Jury trial has been set for one of the five people arrested in August for gathering at Kahaluu Beach Park in violation of Gov. David Ige’s emergency proclamation.
Keaau resident Stefanie Nolff is scheduled for jury trial on March 9, 2021, after entering a not guilty plea to violating Ige’s emergency proclamation and failure to disperse during an Oct. 8 court appearance before Kona District Court Judge Margaret Masunaga. Nolff remains free after posting $6,500 bail.
Meanwhile, the other four people arrested Aug. 31 have yet to enter pleas to the offenses, court records show.
Gene Tamashiro last appeared in Kona District Court on Oct. 26 for an entry of plea, however, the case was continued to Dec. 14 due to the defendant being “uncooperative.” A motion was filed two days later by the Office of the Public Defender to withdraw as council and requesting the court to appoint a successor to represent Tamashiro, who remains on supervised release.
Melody Harris last appeared in court on Nov. 9, but did not enter a plea because the court had not yet received a waiver of her right to attorney. She’s set to enter a plea on Dec. 7 in Kona District Court.
Also set to appear Dec. 7 to enter a plea is Diana Fischer. Fischer’s last court appearance was Nov. 9 during which she informed the court she hadn’t yet obtained counsel and didn’t know if she wanted to head to trial.
Michaele Medearis appeared Tuesday after failing to show up for court on Oct. 12 prompting a bench warrant for her arrest. On Tuesday, she was granted supervised release and order to appear Dec. 21 to enter a plea to the charges.
The five were arrested Aug. 31 after police received a report of a large gathering at Kahaluu Beach Park in Kailua-Kona. The gathering was for the Hawaii Health Summit, which gathered to discuss COVID-19 and other issues, including 5G.
The Hawaii Police Department said officers responding to the park that day reportedly observed approximately 30 individuals within the large pavilion. In addition, no one was wearing masks or social distancing.
“Upon contact with these individuals, officers attempted to educate these parties on the most recent Governor’s Emergency Proclamation; however, they refused to listen or comply with the officers,” a press release from the department reads. “Officers then began to issue citations, where the crowd then became belligerent and hostile.”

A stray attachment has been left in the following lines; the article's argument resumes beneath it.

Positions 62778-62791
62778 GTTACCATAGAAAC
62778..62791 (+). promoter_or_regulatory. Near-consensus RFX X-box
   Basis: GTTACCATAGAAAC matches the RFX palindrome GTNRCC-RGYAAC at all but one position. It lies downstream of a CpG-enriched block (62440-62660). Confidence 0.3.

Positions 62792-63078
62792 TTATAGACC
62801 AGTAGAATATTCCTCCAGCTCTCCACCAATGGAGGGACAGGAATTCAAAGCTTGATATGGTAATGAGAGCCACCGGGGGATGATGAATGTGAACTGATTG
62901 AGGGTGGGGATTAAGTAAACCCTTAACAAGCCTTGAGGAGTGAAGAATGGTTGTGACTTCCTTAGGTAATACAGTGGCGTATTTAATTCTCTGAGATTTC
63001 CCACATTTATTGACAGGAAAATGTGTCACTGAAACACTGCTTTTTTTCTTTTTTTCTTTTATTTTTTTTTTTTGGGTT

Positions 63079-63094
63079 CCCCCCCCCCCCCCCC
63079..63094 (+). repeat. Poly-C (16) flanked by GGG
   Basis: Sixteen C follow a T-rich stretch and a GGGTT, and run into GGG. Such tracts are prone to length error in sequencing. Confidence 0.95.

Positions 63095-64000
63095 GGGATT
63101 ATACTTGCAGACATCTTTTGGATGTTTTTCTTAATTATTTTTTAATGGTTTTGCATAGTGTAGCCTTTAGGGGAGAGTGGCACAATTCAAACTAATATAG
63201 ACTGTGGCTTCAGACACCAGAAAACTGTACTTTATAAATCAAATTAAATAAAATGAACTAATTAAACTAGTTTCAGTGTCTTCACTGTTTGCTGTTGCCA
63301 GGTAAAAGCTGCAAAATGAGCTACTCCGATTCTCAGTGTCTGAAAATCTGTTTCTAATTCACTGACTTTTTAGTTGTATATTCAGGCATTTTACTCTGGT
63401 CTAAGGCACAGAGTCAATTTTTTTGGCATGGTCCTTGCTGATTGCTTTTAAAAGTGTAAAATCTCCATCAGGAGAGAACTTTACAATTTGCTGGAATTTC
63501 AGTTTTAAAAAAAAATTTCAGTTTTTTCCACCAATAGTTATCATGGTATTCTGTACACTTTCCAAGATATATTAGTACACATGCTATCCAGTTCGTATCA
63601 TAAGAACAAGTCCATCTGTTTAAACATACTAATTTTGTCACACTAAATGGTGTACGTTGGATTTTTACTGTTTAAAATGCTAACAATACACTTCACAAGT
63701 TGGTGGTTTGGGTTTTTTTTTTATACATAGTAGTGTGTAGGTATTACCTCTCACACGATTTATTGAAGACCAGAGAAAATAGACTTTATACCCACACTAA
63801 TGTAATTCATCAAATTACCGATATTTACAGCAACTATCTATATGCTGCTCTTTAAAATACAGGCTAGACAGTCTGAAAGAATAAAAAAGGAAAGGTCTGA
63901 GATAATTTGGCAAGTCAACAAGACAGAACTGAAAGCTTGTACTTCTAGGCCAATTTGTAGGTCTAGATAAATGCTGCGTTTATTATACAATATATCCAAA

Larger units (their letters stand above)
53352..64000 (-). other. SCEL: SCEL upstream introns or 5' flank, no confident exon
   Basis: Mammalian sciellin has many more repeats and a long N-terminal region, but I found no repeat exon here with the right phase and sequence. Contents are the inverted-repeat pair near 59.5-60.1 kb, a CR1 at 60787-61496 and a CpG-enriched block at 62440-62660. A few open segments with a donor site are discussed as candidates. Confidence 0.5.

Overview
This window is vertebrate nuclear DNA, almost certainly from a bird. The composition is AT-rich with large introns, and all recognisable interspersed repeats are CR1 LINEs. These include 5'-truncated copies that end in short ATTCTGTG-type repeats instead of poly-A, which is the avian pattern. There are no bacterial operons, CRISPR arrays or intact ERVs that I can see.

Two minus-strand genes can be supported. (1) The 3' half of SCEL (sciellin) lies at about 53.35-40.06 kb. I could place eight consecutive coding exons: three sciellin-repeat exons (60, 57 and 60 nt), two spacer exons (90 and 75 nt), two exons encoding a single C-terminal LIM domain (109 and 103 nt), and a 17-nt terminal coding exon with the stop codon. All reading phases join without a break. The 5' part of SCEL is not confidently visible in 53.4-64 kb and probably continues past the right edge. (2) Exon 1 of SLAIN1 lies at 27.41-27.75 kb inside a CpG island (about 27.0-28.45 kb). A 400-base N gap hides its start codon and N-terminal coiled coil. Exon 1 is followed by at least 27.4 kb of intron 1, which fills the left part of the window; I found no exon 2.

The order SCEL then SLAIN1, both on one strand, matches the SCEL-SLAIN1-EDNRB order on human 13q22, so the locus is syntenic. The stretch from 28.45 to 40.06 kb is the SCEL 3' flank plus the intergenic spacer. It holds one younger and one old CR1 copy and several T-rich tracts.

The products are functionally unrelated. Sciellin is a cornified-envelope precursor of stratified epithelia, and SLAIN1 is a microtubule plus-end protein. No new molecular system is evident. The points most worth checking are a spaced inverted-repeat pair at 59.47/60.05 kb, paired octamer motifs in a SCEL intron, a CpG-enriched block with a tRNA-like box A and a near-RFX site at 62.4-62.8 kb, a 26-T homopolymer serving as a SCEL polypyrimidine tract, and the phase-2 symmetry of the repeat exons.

Police said officers then requested additional units to their location. Once additional officers were on scene, they began arresting all individuals who were in violation of the emergency proclamation, therefore causing others to disperse.
Each was charged by police with violating Ige’s emergency proclamation by gathering in a group of greater than 10, not wearing a mask and failing to maintain social distancing as well as failure to disperse.
The same weekend the five were arrested at Kahaluu, police arrested three people in North Kohala for violating an emergency proclamation.
Scott Alan Souza was arrested and charged Aug. 31 for prohibited acts emergency management, Hawaii Revised Statutes Section 127A-29, after he refused to comply with Mayor Harry Kim’s Emergency Rule No. 11, which requires that all persons wear non-medical grade face coverings while in public settings.
Police said they contacted Souza at the Kapaau Police Station after observing his vehicle parked in a disabled parking stall without displaying disabled parking placard. During the interaction, police asked Souza multiple times to put on a face covering which he refused to do.
Bail was set at $3,025 pending an initial court appearance during which Souza was granted supervised release. He has yet to enter a plea in the case and a motion for mental examination was granted on Nov. 18. He remains free in lieu of $100 bail, which was imposed after he failed to show for court on Sept. 25 and Oct. 23.
On Sept. 1, Marie Fabienne Kerby and Rosalia Maria Bruner were arrested for prohibited acts emergency management after both women refused to comply with Emergency Rule No. 11.
Police contacted the women after responding to a report that more than 10 people were gathered fronting a Hawi business and no one was wearing face coverings.
Both are set to be arraigned Nov. 27 and remain free in lieu of $2,000 bail.
Violation of the rules and proclamation is a misdemeanor offense punishable by up to a year in jail and a fine no greater than $5,000.